Robotic telemedicine link with U o f L Healthcare
Watch a video describing the telemedicine link between Baptist Health Paducah and U of L HealthCare.
Western Kentucky’s leader in cardiac care has joined with the state’s first certified stroke center to advance cardiovascular care in this region.
Baptist Health Paducah announced in May 2009 a partnership with University of Louisville Health Care, bringing the state’s top stroke specialists to western Kentucky through a robot telemedicine network.
Patrick Withrow, M.D., vice president and chief medical officer of Baptist Health Paducah, said May – national Stroke Awareness Month – is the appropriate time, and Baptist Health Paducah is the appropriate place to launch the partnership.
“Advancement in stroke care is a natural extension of the hospital’s cardiac program,” said Dr. Withrow, noting Baptist Health Paducah is ranked in the nation’s top 5 percent for coronary artery disease treatment and recognized as the only nationally-accredited chest pain center.
“When people come to Baptist Health Paducah for stroke care,” he said, “they are treated immediately, just like a heart attack patient because, essentially, they are the same disease – clots in vessels that can lead to disability or death if not treated quickly and properly. Like a heart attack, a brain attack happens when blood flow is blocked.”
A blocked artery to the brain results in a stroke, the nation’s third leading killer. “Stroke is the second leading cause of admissions to nursing homes and the leading cause of disability,” said Dr. Withrow, a cardiologist here since 1981. “Knowing the devastating impact of stroke on their families, my patients have always said to me, ‘Anything, doc, but a stroke.’ ”
Just as quick treatment can minimize heart damage after a heart attack, clot-busting medication given intravenously within three hours of the onset of stroke symptoms can reverse or reduce stroke damage.
So Baptist Health Paducah’s stroke healthcare team – EMS staff, emergency room doctors, neurologists, neurosurgeons, hospitalists and nurses – preaches a simple message: “Time saved is brain saved.”
Baptist Health Paducah is one of 16 Kentucky hospitals, along with several statewide organizations such as the Kentucky Medical Association, participating in the Kentucky Heart Disease and Stroke Prevention Task Force. Dr. Withrow co-chairs the task force, along with Kerri Remmel, M.D., director of Louisville’s University Hospital Stroke Center.
Baptist Health Paducah also participates in Kentucky’s first stroke registry, the Kentucky Stroke Encounter Quality Improvement Project.
To improve access and expedite stroke care, the U of L robot network offers 24/7 support, adding its team of experts to the spectrum of care available at Baptist Health Paducah.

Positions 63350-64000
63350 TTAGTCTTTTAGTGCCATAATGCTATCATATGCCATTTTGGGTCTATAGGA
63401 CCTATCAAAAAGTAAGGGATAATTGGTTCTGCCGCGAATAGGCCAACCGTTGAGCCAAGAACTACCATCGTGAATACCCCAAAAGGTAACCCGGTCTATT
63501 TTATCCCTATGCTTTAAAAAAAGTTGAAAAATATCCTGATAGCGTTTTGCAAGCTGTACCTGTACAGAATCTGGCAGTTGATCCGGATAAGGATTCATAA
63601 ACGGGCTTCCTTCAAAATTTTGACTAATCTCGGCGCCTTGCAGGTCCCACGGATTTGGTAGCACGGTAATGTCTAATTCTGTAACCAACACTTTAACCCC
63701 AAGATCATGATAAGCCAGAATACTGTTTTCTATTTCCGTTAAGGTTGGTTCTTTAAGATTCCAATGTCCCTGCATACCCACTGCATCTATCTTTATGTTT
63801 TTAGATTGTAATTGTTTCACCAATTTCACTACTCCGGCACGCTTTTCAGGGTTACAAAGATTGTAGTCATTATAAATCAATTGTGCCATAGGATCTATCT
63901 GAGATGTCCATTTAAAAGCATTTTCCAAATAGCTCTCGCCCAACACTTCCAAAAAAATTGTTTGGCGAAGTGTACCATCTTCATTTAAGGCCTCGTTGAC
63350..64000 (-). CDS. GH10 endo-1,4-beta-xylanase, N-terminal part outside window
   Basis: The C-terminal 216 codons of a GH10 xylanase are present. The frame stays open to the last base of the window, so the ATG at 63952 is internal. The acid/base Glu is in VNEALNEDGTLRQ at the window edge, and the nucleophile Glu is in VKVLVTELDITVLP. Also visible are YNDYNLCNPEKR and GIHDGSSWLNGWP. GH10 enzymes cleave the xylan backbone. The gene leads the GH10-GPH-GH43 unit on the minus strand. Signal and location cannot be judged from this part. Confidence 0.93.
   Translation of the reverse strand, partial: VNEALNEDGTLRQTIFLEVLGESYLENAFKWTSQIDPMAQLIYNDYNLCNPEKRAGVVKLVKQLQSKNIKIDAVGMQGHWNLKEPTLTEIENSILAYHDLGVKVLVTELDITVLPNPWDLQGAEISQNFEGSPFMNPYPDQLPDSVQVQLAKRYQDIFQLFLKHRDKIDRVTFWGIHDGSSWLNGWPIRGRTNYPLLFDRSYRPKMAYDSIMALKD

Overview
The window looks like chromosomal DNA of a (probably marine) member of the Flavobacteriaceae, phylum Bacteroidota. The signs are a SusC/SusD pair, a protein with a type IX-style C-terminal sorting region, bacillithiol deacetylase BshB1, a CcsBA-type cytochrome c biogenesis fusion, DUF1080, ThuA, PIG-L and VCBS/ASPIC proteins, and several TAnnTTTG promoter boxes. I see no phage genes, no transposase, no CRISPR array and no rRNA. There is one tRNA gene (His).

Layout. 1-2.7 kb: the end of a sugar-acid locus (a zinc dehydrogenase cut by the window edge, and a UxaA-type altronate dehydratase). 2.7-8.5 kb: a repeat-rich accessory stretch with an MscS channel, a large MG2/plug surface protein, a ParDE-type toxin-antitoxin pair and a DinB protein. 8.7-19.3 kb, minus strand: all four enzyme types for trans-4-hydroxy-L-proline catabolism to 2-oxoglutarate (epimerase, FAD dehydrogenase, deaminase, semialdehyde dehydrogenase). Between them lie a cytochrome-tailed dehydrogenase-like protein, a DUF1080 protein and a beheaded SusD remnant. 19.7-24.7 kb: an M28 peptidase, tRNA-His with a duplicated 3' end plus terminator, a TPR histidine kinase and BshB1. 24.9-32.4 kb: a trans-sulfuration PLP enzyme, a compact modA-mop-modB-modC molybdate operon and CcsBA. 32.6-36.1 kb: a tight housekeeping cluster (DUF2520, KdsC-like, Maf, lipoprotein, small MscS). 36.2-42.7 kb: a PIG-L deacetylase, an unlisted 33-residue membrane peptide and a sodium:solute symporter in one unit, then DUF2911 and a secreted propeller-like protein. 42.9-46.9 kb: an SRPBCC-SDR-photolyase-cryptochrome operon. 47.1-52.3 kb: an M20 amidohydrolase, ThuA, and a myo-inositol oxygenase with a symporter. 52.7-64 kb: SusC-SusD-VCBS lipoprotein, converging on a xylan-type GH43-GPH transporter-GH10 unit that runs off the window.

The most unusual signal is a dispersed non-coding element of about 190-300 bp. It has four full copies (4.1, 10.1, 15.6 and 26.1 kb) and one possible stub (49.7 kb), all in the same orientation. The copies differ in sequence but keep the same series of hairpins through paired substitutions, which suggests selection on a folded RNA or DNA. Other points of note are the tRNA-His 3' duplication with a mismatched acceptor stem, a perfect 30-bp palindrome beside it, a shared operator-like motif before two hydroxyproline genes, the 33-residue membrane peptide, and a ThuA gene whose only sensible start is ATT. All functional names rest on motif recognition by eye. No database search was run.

Dr. Remmel said the robot network does not replace local doctors; instead, it gives them immediate, convenient access to out-of-town specialists. Such consults previously occurred by phone, forcing consulting physicians to rely on another’s interpretation of the patient. The robot gives them “face to face” contact and physical examination, providing more confident diagnoses.
“The robot is a valuable physician tool,” she said. “I have found that using the robot means that patients can be accessed more quickly, which expands treatment and intervention opportunities. The earlier a patient is diagnosed, the earlier the best treatments can be applied.”
When a patient exhibits stroke symptoms, a Baptist Health Paducah physician can get immediate assistance from a U of L physician. “You talk to Dr. Remmel, not a robot,” said Brian Hawkins, M.D., emergency physician at Baptist Health Paducah. “Everybody calls it a robot, but nobody treats it that way.”
From the mobile robot, a wireless Internet link allows specialists in Louisville to interact with patients, families, physicians and nurses at Baptist Health Paducah. The specialist’s face is displayed on a video screen, and the voice is audible while he or she converses with and examines a patient in Paducah. “The patient and his family forget within 30 seconds that we’re talking to them from a robot!” Dr. Remmel said.
The robotic connection allows U of L physicians to check patients’ cognitive reactions, study CT scans, observe vital signs and speak with family members. Once a diagnosis is made, Western Baptist staff can administer the IV medication, allowing the patient to stay close to home; or transfer the patient quickly to Louisville if more advanced intervention is required.
John Grubbs, M.D., neurologist at Baptist Health Paducah, said the relationship expands physician coverage and facilitates timely consultations during emergencies.
“During a stroke, seconds matter,” said Dr. Grubbs. “By having additional and immediate physician access, stroke outcomes are drastically improved.”
The robot is housed in the Emergency department at Baptist Health Paducah for stroke cases, but its use may be expanded.
More information on stroke care is available at westernbaptist.com or from Baptist Health Paducah’s 24-hour nurse call center at (270) 575-2918.
If you need to speak immediately to a nurse about possible stroke symptoms, phone Baptist Health Paducah’s Chest Pain and Stroke Hotline at 1-800-575-1911.